Hi, everyone, can everyone hear me okay? I’m Charlie. I’m a video designer at Luke Hall studio. I’m basically just to talk about my experiences really, of our role as a video designer within live performance, specifically reflecting on the different applications of our art form, and how they vary and influence each other, I think quite a lot in my experience. Before I get into local studio and all of it, I thought I’d tell you a little bit about me first, just to share a little bit of my background. I began a career, my career I didn’t go to university. I don’t know if there’s lots of people like that here. But I started just running gunning interning at East London production houses, you know, interning to onset work Camera assisting and then eventually I found post production, I tried a bit of that. I then moved into fashion, film photography, this is all stumbling. I started incredible directors and filmmakers, I created title cards, I was people’s ad I made behind the scenes, videos, anything I could and every single part of the process I fell more in love with whether it was the beginning or the end, the middle, the bit that didn’t matter to someone else. I found all of it coming together. Incredibly exciting. So I started producing, still editing, still trying things out. But I loved production, because suddenly I realized you can because I think personally, production is incredibly creative role within the video design community. You are quite I think you hugely advise and help the creative development process as a producer. So I have huge love for that role. And then, obviously, I kept going back and forth, I couldn’t decide what I wanted to do. And suddenly my fashion work found itself dribbling into life. Whether it was a tiny installation, you know, for a dance film, or suddenly the Hugo Boss wanting to turn that ad we made for them into an actual white LED billboard in their store. And I realized, oh my god, there’s this whole other world that I’m unaware of and has another layer, light scale, all this exciting stuff. The product that really sold it for me, this is the this is Ron, our ads, curtain calls. It’s a I think it’s actually annual installation at the Roundhouse in London. And it’s essentially, you know, it’s a, it’s a cylindrical installation made of silicone rods that takes Projection really beautifully. The outside is just as good as the inside. And I totally fell into this project. I didn’t mean to get into it. I was looking but I didn’t know anything about production, to be honest at that point. And I absolutely loved the challenge of it. And then, you know, stumbling stumbling, and then I finally, I found new calls. And if you don’t know Luke’s work, he’s an incredibly worked, he said admired film designer, video designer within our field, lots of theater and opera. And together, we made the studio bigger and became new calls studio. So just new calls. So yeah, so we’re a video design studio working within live performance were founded and creatively directed by Luke. We’re based in London, but now Los Angeles, hence my being here. And we’re fortunate enough because of Luke’s breadth of work and his background, I have the opportunity to work on an incredible range of projects that I think really inform each other. And there is a specific reason why we still do cool studio because actually I think and Luke thinks that the theatrical and operatic mediums are they do like a single vision is a film director is a theater designer, it is specific roles. So although there’s lots of people at local studio, we call ourselves a local studio for a very specific reason you are treated a little bit differently within theater maybe than one of our practices and that studio helps you with what I call the more commercial projects where you need to expand that everyone wants to trust that you can handle this huge show. So I think it’s a nice balance that we’ve attained and and we don’t mind all hiding behind Luke’s name. We’re totally fine with that. I’m going to I’ll go through a few projects of our own, the focus of my talk is about well, I just, I think our work is so cross disciplinary in so many different aspects. So I’m going to start just by showing a few of the works that we’ve made that are so different. You know, we create visuals all of us do as video designers. For pop shows. This is Dr. leapers future nostalgia Tour, where we dove into 80s and 90s, pop culture references, you know, workout videos, very 80s inspired. And then we do small scale theater productions, the contemporary theatre, new writing, this is girls and boys, which was at the Royal Court Theatre. It’s written by Dennis Kelly, completely brand new script, not one we’ve already heard before. And it was directed by Lindsey Turner, and the stage was designed by as Devlin the stories of a woman who loses her children. Tragically, it’s a monologue. It’s a one person show. And it’s her telling her story. The set is obviously cold blue, devoid of materiality, or any other color kind of representing her, you know, her loss. The concept for Projection was that we would bring back the life and the color in her memories as she described them when her children were alive. And I’m sure everyone is aware of the room how annoying it is to make something like this and how long it takes. Because it was painstaking. But what a wonderful effect, because I overheard viewers in the audience after the show saying, Oh, that was really smart. They, they must have just projected it blue. And I thought, well, that’s brilliant. They didn’t see the tech field, the tech know what the tech is coming from. It just appeared and disappeared, which was super exciting. But I have to admit, you know, despite all that hard work that went into it, it was only 25 seconds of Projection in that show. So it felt like quite a lot of tech for quite a little amount of time. But it was incredibly poignant. And it did seem to really stay with people. So there you go. 25 seconds or not it it seemed to do its job. Then we can move into larger scale theatrical and operatic experiences. This is Meredith monk’s Atlas, which only had like three or four shows at the Walt Disney Concert Hall, which is crazy, because the size that set it was directed by you though Sharon, and the set design was as Devlin as well. I don’t know if anyone knows Meredith monk’s work, but she this specific piece Atlas, it doesn’t actually have any language or words. It’s all sounds it’s completely made up. So Projection plays an incredible role in setting the scene helping the audience to understand the story, which is the goal for everything we’ve seen so far. This is another larger scale show. But this is actually a one off event. So we’ve done all of these different types of projects. And then oh yes, there’s one off of huge events that people create bespoke, that don’t fall into a category or a genre. This is the UAS 14th, National National Day show where they celebrate the the joining of the seven emirates, and in that they celebrate, you know, it’s a newly directed and written piece, celebrating modern culture, their modern cultural apologies whilst honoring the country’s past and their founders. And the Content here, it’s storytelling, but it’s also it’s emotive. It’s, it’s trying to feel that emotion of that moment. It’s not telling you where they are or what they’re doing or anything like that. It’s not narrative in that manner, but it’s still contributing towards the story. It’s also incredibly tight to the set and all the Content was derived from the apertures and the physical, you know, the physical holes and cut ins in the set. And then we go small, again, exhibitions about this is epic Orion at the v&a Museum in London, where we Projection Mac relics so that they can look like they did when they were originally you know, new. And we then we hired drones and we shot all of the beautiful landscapes around to show people it’s colorful side as it may not be received that way. And then we go all the way back to fashion now. So we’ve we’ve just been in Iran and now looking at art and relics. And now we’re we’re looking at fashion but there’s similarities. We’re going back to sculpture art. This is the Bottega Veneta show, I think it was 2019 where we changed the well we design it from top to bottom, but essentially we wanted to transport all the audience into a plat so of sculpture and stone. I’m just gonna take a minute I’ve just created a few bits of all those shows. And just I know it’s an obvious thing but I think we need to say and take a moment to reflect on the on the interdisciplinary nature of this work and all of our work because it’s not just local studio that’s doing all this different types of work. You know, with everyone within our industry and video design is character animating, directing, shoots and editing them. interior designing, apparently in some instances, directing live cameras on set creating live effects already compared to If the to any more traditional film workflow, we’re doing everything. And that’s only within one industry, because we all know you can do a pop show, you can design a show. And you can use all of those mediums within it. It doesn’t need to necessarily need to be different categories of the genre that that defines this workflow, we have so many tools that we need so many tools to be able to tell these stories. I’m going to tell you a little bit about our team and how we’re able to do the big shows, the small shows, were actually a really small team of nine people. The full timers are what we call the core roles are the team. So we’re 3d 2d designers, producers, animators, and technical directors. Every single person in our team has a different background. Luke taught us all the fundamentals of his craft that he’s developed over the years. And but he didn’t look for all those skills in us, he found something else that was interesting, and then brought us all together, like a big hodgepodge, all to help each other learn about all these different skills that we spoke about. So you know, what, how we treat our studio is very small as one designer will lead and one producer will lead a project. But those two people don’t then just run off with freelancers and just make that project, we all sit down and talk about it with each other, even if you’re not involved in that project, because I want to consult Mark who’s on our team’s advice, because he’s got loads of experience in motion graphics for brands and my, you know, client really wants to try and make it feel that way, or whatever the case may be. But everyone’s advice is key. And we do everything as a studio as much as humanly possible. The benefits of having a small studio is you get to do loads of fun stuff. So you know, we stay nimble, we can usually expand and get small again, depending on the climate, the industry COVID, which is a huge advantage, I think, I think there’s a huge amount of benefits, by the way to having a bigger studio. But these are the benefits of smaller one. So when we want to do a beautiful project, but it doesn’t have a huge amount of money, we don’t have a huge amount of people that would need to pay bills and need to do things and we can sit and we can spend a while shooting ourselves and having a nice time. We also have a dedicated team in house technical team in house. So our technical director Zack Kane, is a incredible knowledge in production hardware software, we all use disguise, we all use whatever’s coming out, we’ll try it mapping matter. Because that really leads that he understands materials incredibly well. And so we have a huge amount of confidence in our decision making process because we test and we try and we enjoy it. And we don’t have to source that expertise out of our studio. Then obviously, when if you want to do a big project, a huge picture, you have to get big. So then we hire loads of incredible freelancers, permanent answers much of the time, because most of these people we’ve been working with for six years minimum. And we get big, nice and quickly. And it puts us in a unique position to be able to balance our workload because it allows us to do smaller scale projects with one or two of us and then another producer and a creative director, come on off, get 12 animators together and try and do a big show at the same time, which I think is really exciting. I’m going to talk a little bit about the workflow. I’m sure lots of you already know this workflow, but I think it’s quite interesting to just go over it again. One question I want to ask everyone is how much should? Or can we even adapt our workflow for different types of projects? I almost think it’s almost if you’ve got a tried and tested workflow, you should probably stick to it. I mean, at the end of the day, all we’re trying to do is create a journey for our audience to tell a story. So why should we approach it any differently, whether it’s a pop show, or it’s a theatrical production, and maybe those two different applications can help inform the other? I also think maybe trying I don’t know how easy this would be so I haven’t done yet but trying to encourage production teams maybe to employ some of the better processes within theater and more commercial projects like music tours. Obviously loads of factors stand in the way there’s budget, this timeline, you know, you don’t know the people as well and all this but I think if we all keep keep a good grounding or what how we want the process to go, maybe we can influence it a bit. So I think you all know this, but you know, the first point of call is research. You know, read the book, listen to the music, watch the movie. contextual information around the piece, the time to replace the social climate may hugely inform your design to further enhance the setting and context of the show. Understanding the material as well. It gives you huge amount of confidence. If you really trust and what you’ve learned, then you can feel really confident in what you say and what you want to represent the story I think from for a music artist, for example, like a pop star, having a tall, I’m not sure that it’s much different, actually the research phase because you read the lyrics, you watch the music videos to see what they originally represented, whether you want to recreate that or not, you know, it all feels relatively similar. We recently did a project where the artist kept mentioning that they, they didn’t feel that the Content was bespoke, which is such an interesting word, because bespoke means so many things, so many people, but it will cause all of our Content was designed for the stage. And it was, you know, it wasn’t a loop. Nothing about it was not bespoke in our eyes. But what they meant was it didn’t feel bespoke to their feeling their personal personification of that song. And, you know, a big thing about the research phase that maybe falls into a different phase is how do we, how do we know that personification? And so we do as much research as we like, but we didn’t write the song you did? How do we communicate with our client or the artist in a music tool? For example? How do we encourage that so difficult? It’s a question I asked to everyone. Because a lot of celebrities really don’t don’t want to respond that way. They want to sit with their pool of talented people. And that’s great. But I think the exciting work in a music tour or a television series or anything like that, that’s a bit more commercial. The more you collaborate with that person, the better and better it gets, because then you start to learn what they want and what they need. And they start to trust you a little bit more, and you get more out of it. I don’t know how to make this better. I’m just putting out there as an observation. So then there’s the second stage of workflow, which is creative and technical development. This is the stage of the production, in our experience changes most dramatically in theater, opera installations to rock and pop shows and award ceremonies. Because we believe as a studio, that our job as video designers is to hold the creative and the technical intention. It’s impossible to make good work without an understanding of both of them. But you don’t want one to override the other. No matter what the scale is, if you feel the tech, you’re pulled away from the story of the show, and you’ve you’ve kind of failed. I know it’s interesting because in, in a lot of music tours, television shows anything. Bigger productions. More often than not, in my experience. Video designers haven’t actually been asked about materials the sets already built, the equipment’s already done, you’re being brought on to do the Content, which is an interesting way of doing it, but it’s not the same in every form of the industry. This show that’s pictured here is Bottega Veneta, which I showed earlier. We were invited into the creative development conversation really early on the the agency that was producing the show for Daniel Lee had an idea they wanted to execute, but they collaborated with us to execute it. And because we had the technical, know how to be able to do that we really enjoyed exploring it with them. It doesn’t nearly as much happen in a lot of other contexts, because of lots of different factors. But I think being able to do this yourself, gives you a huge amount of confidence when you walk into a room and and understanding of the materials that you’re using very well. Speaking of materials, includes in depth material studies were in this specific instance, for Bottega Veneta, the client really wanted to see to see or was environmentally conscious, and really wanted to use biodegradable, recyclable materials bow, that’s not something we’ve normally done, but it was really enjoyable learning what we could do with those parameters. And how it would affect our brightness or transparency, we want the viewers to be able to see through one layer to the other, if we use this material, it will get less brightness, but it will look really good. And people will see through etc, etc. We Oh, well, this is just the process. We pre visualize everything, obviously throughout process of technical development. But both ways because, you know, lots of clients will find it really hard to understand, for example, oh, is that the Content? I don’t understand is that the lines and the grids is that what we’re making? No, we’re not we’re making this but this is where the Projection is hit. And this is where the shadows are, etc, etc. And yeah, and I think when you’re a part of the process, like this project for the Deger, Vanessa, everyone, because you’ve had this long process of going back and forth through previous and talking about materials, and then seeing Content is huge advantage of the creative development of the actual Content as much as it is the actual installation because you’re learning. As the Content creator. You know so much about the materials that you’re using and These are some projects Sully’s for Curiouser and curiouser, which was an exhibition about Alice in Wonderland. And through the looking glass, it was an exhibition that v&a in London. For this, it was similar to theater. We wanted to do a big Projection map table, obviously, because of the Mad Tea Party. But every single decision was made is a collaborative process, we helped the exhibition designer with the heights of the props, how full to make the table do to shadows, that occlude, you know, other objects to ensure that everything was clear and and that type of Content we wanted to make would read well. So even you know, the size of the pixels, how far away the Projectors are, and all the rest of it would have affected if we wanted to ask a question to the audience, if we wanted to protect on there, etc, etc. And it included, what color do we paint it, you know, if you want to get a huge range of color, then you can’t have a white surface or a black surface, as we all know. But we were advised and asked, and that meant that the project was better for it. Obviously, this stage, this whole research and development stage has huge amount of revisions, problem solving and creative can promise. This may be due due to budget restraints, material availability, but also artists tastes people change their minds. And our iteration is key, and it’s not final stage. Then we get into Content reduction, right? We’re finally there. We’ve revised 1000 times, everyone seems to have frames up the wazoo. And we everyone likes the idea and everyone’s happy. But now we actually need to get into making it and spend all that time since. Obviously, as we all know, the this process again changes very dramatically and kind of blends into on site whether or not you’re doing a theater project, or you’re doing a more I keep saying it’s a terrible word commercial project. What I say when I say commercial, what I really mean is a project with money, I think is what I really mean. And whether I think the main factors that change has, we probably all know is that it can either be like months on site, and therefore the production processes shifted. So you don’t pre prod and you don’t make all the Content before you get there and then quickly slap it on the screen, go go go, it’s been two weeks. Instead, you have a hugely long rehearsal process where that on site and product Content production phase starts to blend because you wait till you can see the surface you start but you don’t finish everything perfectly, you polish everything. Because when you get there, you can learn a huge amount you’ve got time to fix it. So I mentioned already, so the production obviously process hugely changes, depending on the budget of the project. And the reason that we’re a small studio and we like being a small studios, because when we have a project with no budget, we just do it in our studio and tiny little film setups filming hands and rolling out clay with a bottle of wine as pictured there. And this was actually for the mask by wishes as Devlin’s artwork at Somerset House was one of our own art pieces. It was an ovoid sculpture of London from an aerial view. And I mean, what we explored here was it was human intervention, environmental impact. And we basically project it as his hands. And she peeled away layers and layers to reveal the city underneath, which was lovely. Or it could be a much larger scale project where apologies, my finger slips. Or it could be a much larger scale project where we’ll do huge big shoots will travel to New York to do them huge led setups, green screen shoots, where we’ll employ entire film crew because we need to, we’ll have 12 animators on board generating character animated Content, you know, everything you can think of it and the scale is that ranging, and we enjoy that because, you know, even with the, I think they will inform the other with this project for doer. And, you know, we’ve just we did have a sheet when we loved it, and we learnt loads of things. And now if you’re hanshi, where you’re going to put hands in a big bowl of fruit, we’ve learned all that stuff. And we feel really confident about making it and we’re going to enjoy even more and make it even better. And we’re developing as, as artists. The on site, which as I already mentioned, bleeds because if you’re in theater, you might have been doing a lot of that production phase in the actual theater. Whereas on more of a more commercial project, you’ll be probably, so it does range within but I think two weeks size probably quite normal for maybe a music tool. I think on site is often the most fun, but it’s also where as we know, we might have to throw away a lot of ideas and start again. So the theatrical way of doing it where you spend a lot of time there’s probably preferable to all running around with heads cut off trying to work out how to change the show and how to tell the story despite not having During the month to prepare. And obviously the environment itself can really change. This was a really fun production where they put us in a catering truck for rehearsals, which is really fun showed us loads of respect for our craft. And instead, so to sum up and installation work, the time is often much longer. There’s, there’s testing, these are Projection, tests, programming, tests, everything, you know, all this time while everyone’s building things, and you’re working. And I think we should try. I don’t know if everyone does work within theater, opera and as many of these different crafts but I think we should try to, and also take some of those incredible aspects of creating theater and move them into all the other aspects of our industry. Because, you know, for people that don’t work in theater, they make schedules for every day, you sit and talk about questions and things that you love to make and oh issues you’re having. And then they go okay, well, would you like some time on stage for half an hour to do that the next day? And you go, Yes, please. And I don’t think that’s ever happened in a music tour or where you just get told to turn up and you have to make everything and I don’t know how we change this. But it’s something that I think if you do both, you end up feeling more confident to ask for what you need in the other situations. Yeah, we just did a project with a with another designer who a lighting designer, sorry, who also works in theater. And there was two of us, you know, there was Content and lighting, both had theatrical experience. And suddenly, we were asking the artist and the production manager on a music tour. No, we don’t want to do a run through tonight. We don’t want to do it, we don’t need the time, we need to focus this or do that. And when you had two people, instead of one fighting for time and changing and asking for what you needed, the production process totally changed and became much more enjoyable. The other thing I will mention, I don’t have a slide to represent it is that our role as video Content creators, and the technical being quite separate, as we know, and I feel that more here in America, I think, than I do. And in the London and UK. And I that’s just my experience thus far, I’ve only been here for a year. So I can’t suggest that I’m completely right about that. But it’s our relationship to tech is our relationship to programmers and video programmers. And I think it’s super interesting, because in theater, you actually ask for a specific programmer to work on your show, because they are a huge part of your collaborative process. They are controlling your video on a huge surface. And what I find really interesting is that I my experience so far is that programmers seem to be treated like operators, very separate there with the video supplier, they’ve got their own agenda. I don’t understand how that’s happened because they hopefully all like each other to get on really well. And I think that role should be treated with huge amounts of respect and as a collaborator, and they should be showing the creative ahead of time and hopefully become more invested in the show that you’re trying to make. Because I’m not sure why I’ve noticed that the role seems so disparate. And they’re not as collaborative as they are in theater and opera. And I think it’s really important that we we make them more collaborative. And that’s the end of my talk.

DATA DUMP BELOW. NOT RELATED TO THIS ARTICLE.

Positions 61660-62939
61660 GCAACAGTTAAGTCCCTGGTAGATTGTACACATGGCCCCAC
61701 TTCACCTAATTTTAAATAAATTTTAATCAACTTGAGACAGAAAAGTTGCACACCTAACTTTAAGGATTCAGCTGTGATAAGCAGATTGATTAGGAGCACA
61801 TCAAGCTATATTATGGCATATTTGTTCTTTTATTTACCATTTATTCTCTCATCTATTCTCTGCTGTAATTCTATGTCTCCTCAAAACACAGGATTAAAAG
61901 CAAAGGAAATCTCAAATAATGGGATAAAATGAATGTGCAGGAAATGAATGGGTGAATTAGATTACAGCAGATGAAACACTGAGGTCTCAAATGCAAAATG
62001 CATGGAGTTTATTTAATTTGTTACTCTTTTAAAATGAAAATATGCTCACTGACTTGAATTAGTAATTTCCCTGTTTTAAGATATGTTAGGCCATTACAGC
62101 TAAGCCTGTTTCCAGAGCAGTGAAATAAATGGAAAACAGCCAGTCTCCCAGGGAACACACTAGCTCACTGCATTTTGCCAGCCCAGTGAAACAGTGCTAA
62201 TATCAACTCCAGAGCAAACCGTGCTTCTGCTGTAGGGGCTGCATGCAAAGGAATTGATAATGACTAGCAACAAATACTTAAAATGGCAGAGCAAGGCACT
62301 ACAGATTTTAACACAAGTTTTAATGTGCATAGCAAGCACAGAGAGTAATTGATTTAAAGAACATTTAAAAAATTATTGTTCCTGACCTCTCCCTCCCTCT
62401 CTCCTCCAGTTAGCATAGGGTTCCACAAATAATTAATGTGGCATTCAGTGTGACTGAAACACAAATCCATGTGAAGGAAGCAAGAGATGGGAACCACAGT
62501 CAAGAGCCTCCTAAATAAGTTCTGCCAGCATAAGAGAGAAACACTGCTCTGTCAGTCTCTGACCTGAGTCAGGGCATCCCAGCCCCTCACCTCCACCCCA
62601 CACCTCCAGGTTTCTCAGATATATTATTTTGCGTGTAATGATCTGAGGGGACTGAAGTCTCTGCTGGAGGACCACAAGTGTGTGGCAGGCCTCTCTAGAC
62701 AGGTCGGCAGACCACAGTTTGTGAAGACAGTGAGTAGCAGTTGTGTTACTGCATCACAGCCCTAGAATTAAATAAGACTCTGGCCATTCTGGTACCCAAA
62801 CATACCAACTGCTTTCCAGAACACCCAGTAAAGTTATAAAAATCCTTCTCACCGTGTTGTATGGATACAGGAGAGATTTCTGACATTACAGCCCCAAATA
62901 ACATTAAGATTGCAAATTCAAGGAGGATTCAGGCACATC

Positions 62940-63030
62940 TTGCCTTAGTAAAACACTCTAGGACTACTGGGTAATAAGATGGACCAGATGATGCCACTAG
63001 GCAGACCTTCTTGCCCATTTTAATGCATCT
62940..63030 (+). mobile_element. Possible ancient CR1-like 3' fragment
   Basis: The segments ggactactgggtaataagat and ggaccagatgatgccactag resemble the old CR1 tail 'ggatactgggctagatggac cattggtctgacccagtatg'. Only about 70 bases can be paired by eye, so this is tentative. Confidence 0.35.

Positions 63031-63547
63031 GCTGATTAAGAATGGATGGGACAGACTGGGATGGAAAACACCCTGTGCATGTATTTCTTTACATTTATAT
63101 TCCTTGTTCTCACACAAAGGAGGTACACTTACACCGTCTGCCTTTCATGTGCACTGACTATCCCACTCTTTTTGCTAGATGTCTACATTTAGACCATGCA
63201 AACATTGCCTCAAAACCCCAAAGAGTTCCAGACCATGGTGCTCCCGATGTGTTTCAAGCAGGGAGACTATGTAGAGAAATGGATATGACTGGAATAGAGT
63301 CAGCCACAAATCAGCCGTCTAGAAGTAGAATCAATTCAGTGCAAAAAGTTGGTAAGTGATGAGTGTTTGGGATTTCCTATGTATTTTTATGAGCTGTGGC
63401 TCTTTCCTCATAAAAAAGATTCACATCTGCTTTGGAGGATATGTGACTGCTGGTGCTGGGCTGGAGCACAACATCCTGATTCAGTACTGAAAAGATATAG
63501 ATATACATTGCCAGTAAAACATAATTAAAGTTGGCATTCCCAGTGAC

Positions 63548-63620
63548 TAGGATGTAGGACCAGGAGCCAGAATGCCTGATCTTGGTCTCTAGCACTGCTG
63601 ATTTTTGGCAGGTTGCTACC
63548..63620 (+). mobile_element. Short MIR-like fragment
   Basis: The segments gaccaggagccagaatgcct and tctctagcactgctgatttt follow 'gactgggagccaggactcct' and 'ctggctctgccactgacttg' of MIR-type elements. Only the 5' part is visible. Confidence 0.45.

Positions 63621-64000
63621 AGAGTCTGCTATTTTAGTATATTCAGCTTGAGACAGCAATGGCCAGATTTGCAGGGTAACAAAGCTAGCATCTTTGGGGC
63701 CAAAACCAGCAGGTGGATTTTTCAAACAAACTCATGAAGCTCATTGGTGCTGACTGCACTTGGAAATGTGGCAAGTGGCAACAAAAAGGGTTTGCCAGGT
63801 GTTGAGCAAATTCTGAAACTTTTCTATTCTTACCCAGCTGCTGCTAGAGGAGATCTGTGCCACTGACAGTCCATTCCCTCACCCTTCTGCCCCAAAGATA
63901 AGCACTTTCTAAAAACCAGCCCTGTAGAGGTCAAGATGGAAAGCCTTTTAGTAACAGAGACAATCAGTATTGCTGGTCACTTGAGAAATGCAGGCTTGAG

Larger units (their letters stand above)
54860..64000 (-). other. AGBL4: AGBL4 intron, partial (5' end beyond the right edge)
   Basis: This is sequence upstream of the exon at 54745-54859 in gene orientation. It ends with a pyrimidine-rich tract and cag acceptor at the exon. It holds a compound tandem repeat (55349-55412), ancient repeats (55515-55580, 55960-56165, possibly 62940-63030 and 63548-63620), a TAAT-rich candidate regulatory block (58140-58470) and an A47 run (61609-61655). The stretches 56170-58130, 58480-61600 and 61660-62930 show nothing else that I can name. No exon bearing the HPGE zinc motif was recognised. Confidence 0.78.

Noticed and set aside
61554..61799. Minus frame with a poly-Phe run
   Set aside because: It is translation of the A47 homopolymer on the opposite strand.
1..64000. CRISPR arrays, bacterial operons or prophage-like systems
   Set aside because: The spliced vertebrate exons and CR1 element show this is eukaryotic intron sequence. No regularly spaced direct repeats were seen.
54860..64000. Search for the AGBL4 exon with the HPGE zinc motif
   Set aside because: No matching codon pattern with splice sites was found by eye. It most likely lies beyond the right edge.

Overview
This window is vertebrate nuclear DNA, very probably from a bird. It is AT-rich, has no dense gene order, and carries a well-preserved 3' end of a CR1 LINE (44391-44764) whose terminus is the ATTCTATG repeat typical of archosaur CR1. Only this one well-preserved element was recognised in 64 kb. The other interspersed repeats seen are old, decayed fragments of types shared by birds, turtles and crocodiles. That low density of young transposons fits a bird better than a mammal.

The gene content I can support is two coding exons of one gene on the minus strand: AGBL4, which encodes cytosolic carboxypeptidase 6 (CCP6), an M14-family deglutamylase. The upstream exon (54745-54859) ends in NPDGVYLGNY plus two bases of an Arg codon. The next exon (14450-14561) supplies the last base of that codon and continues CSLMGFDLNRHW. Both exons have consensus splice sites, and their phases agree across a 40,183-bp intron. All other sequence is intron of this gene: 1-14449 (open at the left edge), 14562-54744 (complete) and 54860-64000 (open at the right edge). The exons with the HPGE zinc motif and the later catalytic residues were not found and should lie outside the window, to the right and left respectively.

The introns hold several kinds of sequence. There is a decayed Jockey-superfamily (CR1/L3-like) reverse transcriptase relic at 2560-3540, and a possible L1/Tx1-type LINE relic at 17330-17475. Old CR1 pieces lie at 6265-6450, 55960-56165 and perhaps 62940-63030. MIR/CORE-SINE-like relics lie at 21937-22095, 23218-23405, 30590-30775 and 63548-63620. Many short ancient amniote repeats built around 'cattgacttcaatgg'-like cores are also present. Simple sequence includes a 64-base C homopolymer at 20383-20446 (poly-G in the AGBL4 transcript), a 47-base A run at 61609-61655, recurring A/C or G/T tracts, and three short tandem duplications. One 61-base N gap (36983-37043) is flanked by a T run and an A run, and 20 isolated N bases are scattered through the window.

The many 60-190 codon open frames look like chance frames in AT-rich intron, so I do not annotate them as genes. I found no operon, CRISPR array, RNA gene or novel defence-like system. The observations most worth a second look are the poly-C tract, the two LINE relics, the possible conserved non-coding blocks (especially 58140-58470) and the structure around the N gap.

J.T. Rooney 28:23